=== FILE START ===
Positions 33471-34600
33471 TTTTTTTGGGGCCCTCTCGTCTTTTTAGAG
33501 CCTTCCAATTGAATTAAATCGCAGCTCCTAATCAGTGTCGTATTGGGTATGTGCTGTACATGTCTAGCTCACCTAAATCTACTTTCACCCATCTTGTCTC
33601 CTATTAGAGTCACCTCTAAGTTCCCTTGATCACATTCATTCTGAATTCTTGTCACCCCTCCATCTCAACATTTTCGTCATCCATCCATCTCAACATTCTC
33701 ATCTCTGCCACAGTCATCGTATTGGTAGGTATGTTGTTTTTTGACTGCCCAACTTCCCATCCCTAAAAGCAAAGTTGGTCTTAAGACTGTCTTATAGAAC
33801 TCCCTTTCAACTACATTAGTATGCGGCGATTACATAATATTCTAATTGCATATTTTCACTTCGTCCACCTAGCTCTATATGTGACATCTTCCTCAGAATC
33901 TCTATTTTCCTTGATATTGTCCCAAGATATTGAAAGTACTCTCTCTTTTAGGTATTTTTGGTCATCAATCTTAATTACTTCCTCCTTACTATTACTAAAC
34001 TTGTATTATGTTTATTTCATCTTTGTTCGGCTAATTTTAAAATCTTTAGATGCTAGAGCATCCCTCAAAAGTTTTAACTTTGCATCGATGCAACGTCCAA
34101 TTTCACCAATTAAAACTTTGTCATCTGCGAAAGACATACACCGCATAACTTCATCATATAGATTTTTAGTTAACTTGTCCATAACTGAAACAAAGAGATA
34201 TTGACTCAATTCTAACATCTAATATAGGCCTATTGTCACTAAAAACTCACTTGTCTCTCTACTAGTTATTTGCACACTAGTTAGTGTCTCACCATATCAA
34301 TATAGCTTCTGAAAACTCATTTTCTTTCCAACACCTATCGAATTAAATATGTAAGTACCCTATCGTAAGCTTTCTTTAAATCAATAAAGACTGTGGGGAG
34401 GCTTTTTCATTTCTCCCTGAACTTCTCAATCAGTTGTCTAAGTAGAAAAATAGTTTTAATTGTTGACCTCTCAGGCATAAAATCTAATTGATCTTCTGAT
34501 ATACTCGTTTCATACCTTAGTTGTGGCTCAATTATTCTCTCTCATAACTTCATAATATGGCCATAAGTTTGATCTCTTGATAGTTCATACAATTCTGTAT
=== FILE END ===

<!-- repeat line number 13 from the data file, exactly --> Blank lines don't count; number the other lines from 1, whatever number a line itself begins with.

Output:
34501 ATACTCGTTTCATACCTTAGTTGTGGCTCAATTATTCTCTCTCATAACTTCATAATATGGCCATAAGTTTGATCTCTTGATAGTTCATACAATTCTGTAT